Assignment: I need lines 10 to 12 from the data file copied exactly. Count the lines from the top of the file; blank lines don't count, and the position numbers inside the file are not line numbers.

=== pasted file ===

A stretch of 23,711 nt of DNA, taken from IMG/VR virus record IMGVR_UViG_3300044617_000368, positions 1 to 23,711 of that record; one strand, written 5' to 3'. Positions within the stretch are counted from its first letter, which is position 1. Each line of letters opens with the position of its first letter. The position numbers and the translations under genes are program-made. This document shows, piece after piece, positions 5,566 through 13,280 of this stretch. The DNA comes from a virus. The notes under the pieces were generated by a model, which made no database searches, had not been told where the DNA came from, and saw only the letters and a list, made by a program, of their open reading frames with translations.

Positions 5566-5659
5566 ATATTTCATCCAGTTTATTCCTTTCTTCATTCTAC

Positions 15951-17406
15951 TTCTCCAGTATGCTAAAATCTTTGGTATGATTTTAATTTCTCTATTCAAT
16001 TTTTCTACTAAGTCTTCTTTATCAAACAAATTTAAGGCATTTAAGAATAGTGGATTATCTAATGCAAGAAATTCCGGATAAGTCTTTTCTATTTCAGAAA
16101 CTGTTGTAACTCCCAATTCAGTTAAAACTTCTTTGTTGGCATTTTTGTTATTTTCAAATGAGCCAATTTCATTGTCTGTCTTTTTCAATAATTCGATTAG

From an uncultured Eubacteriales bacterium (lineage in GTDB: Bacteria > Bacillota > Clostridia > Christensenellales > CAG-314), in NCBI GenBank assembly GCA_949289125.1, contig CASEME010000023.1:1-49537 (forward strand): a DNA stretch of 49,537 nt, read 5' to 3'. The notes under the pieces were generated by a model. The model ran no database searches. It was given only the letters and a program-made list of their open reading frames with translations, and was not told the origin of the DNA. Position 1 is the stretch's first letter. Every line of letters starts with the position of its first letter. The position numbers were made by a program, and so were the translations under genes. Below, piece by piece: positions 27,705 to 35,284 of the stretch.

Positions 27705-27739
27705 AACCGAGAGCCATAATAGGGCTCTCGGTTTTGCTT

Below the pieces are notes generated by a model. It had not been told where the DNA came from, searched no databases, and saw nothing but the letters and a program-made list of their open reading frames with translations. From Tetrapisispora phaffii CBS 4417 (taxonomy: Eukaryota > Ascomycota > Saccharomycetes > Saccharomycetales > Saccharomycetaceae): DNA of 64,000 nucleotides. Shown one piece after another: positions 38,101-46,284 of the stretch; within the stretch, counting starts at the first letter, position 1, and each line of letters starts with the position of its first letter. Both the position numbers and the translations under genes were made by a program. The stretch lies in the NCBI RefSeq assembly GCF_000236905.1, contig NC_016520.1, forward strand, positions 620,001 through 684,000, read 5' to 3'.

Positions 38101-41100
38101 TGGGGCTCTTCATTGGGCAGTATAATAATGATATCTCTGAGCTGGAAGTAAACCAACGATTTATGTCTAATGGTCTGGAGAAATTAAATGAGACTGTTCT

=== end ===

27705 AACCGAGAGCCATAATAGGGCTCTCGGTTTTGCTT

Below the pieces are notes generated by a model. It had not been told where the DNA came from, searched no databases, and saw nothing but the letters and a program-made list of their open reading frames with translations. From Tetrapisispora phaffii CBS 4417 (taxonomy: Eukaryota > Ascomycota > Saccharomycetes > Saccharomycetales > Saccharomycetaceae): DNA of 64,000 nucleotides. Shown one piece after another: positions 38,101-46,284 of the stretch; within the stretch, counting starts at the first letter, position 1, and each line of letters starts with the position of its first letter. Both the position numbers and the translations under genes were made by a program. The stretch lies in the NCBI RefSeq assembly GCF_000236905.1, contig NC_016520.1, forward strand, positions 620,001 through 684,000, read 5' to 3'.

Positions 38101-41100